The Washington Diplomat / February 1997
By Larry Luxner
If Pedro Miguel Lamport had always wanted to be Guatemala's envoy to Washing-ton, he couldn't have picked a brighter moment in his nation's long and troubled history.
On Dec. 29, 1996 -- following 36 years of civil war -- President Alvaro Arz˙ and leaders of the Guatemalan National Revolutionary Unity (URNG) guerrilla group signed a peace treaty at a ceremony attended by over a dozen Latin American heads of state and thousands of observers from around the world.
The development not only ended fighting that has killed as many as 140,000 people since 1960, but opens the way for massive development aid and renewed investor confi-dence in Guatemala, whose 10.3 million inhabitants make it the most populated country in Central America.
As spelled out in the Dec. 29 agreement, the guerrillas will soon begin demobilizing some 2,500 fighters stationed in eight bases throughout the country. Under the eyes of 155 international observers, the rebels will turn their arms over to UN delegates before either returning to their camps or going back to their homes.
"We have a tremendous challenge ahead," says Lamport, a businessman and long-time friend of President Arz˙. "Now that the peace agreement has finally been signed, we have to concentrate on rebuilding areas where the conflict was prevalent. But we feel that opportunities for growth and development are available for all the country to benefit from."
Despite a family tradition of public service (his late father, Jorge Lamport Rodil, was ambassador to Washington during the Carter years), this is Lamport's first diplomatic posting, and the first time he's been on the government payroll.
The 47-year-old ambassador -- whose Canadian mother accounts for his perfect English -- was only 11 when leftist guerrillas launched their armed struggle against Guatemala's CIA-backed military government, setting off what would become Latin America's longest-running civil war. Against the backdrop of continuing civil unrest, he studied economics at Guatemala's Universidad Rafael Landivar and continued his education at Harvard, Antwerp (Belgium) and New York's University of Rochester.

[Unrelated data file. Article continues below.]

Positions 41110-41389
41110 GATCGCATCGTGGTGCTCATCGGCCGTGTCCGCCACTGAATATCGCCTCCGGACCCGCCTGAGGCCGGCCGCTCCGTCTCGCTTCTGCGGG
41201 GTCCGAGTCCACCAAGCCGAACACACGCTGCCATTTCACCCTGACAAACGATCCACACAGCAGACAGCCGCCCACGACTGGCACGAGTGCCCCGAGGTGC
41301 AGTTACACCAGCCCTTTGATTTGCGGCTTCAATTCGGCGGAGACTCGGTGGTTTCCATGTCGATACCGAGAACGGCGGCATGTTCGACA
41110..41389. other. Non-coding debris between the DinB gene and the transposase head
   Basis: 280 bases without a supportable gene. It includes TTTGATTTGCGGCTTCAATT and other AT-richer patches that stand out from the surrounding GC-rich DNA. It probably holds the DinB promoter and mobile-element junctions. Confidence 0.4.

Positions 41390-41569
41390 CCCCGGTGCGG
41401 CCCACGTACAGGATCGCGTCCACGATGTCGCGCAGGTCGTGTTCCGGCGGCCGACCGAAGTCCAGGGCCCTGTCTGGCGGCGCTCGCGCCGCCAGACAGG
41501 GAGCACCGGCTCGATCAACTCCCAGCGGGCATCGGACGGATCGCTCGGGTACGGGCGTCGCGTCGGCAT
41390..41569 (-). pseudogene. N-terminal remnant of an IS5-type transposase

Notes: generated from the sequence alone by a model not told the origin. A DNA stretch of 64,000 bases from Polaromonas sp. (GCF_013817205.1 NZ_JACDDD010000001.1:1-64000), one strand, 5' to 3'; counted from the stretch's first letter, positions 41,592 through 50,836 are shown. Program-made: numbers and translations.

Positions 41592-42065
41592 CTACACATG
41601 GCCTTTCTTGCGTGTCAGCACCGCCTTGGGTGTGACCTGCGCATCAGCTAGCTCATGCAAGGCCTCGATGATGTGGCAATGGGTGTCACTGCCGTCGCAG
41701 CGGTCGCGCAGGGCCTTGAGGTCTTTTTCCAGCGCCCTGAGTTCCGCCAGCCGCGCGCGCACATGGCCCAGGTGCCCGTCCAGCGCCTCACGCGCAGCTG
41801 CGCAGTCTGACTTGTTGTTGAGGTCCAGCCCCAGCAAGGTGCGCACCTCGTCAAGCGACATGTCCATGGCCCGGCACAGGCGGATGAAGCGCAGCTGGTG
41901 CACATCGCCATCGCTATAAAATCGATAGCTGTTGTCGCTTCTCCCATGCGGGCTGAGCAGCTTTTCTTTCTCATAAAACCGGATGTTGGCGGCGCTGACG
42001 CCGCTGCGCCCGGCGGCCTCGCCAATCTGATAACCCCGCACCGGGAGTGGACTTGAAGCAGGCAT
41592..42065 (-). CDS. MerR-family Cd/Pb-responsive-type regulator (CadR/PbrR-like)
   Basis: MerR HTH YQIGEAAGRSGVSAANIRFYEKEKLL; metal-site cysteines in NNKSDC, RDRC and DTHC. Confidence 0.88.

In 1972, Lamport went into business -- delving into textiles, food exports, distribution of staple goods and bulk chemicals -- and in time became president of the Guatemalan Chamber of Commerce. He later presided over CACIF, a private-sector coordinating committee for agricultural, commercial, industrial and financial associations, and went on to coordinate two key events in Guatemala's return to democracy: the National Dialogue of 1983 and the National Consensus Committee of 1993. The following year, Lamport became the first coordinator of the Special Commission for Peace, acting as liaison between the private sector and parties directly involved in peace negotiations.
"The transition from a military regime to a full-fledged democracy was a very delicate period in Guatemalan history," said Lamport during an hour-long interview at his official residence. "It was vital to be able to establish within Guatemalan civil society the fundamental basis for our constitution, the electoral system and for human rights.
"The first debate was how to establish that constitution, and the private sector had a very important role in expressing its concern. It clearly established the background that would ultimately permit the country to culminate peace negotiations with the URNG. It was through the coordination within civil society that democracy was preserved and strength-ened to the degree it is now. Having been a part during all these years of this process has been my greatest satisfaction."
Referring to the continuing hostage crisis at the Japanese ambassador's residence in Peru, Lamport says he sees little parallel between that country and Guatemala -- even though both have large indigenous populations that feel economically and politically displaced by the wealthier Spanish-speaking ruling class.
"Our internal conflict was not derived from internal problems," he argues, "but as a consequence of the Cold War, during which time democracy could not flourish."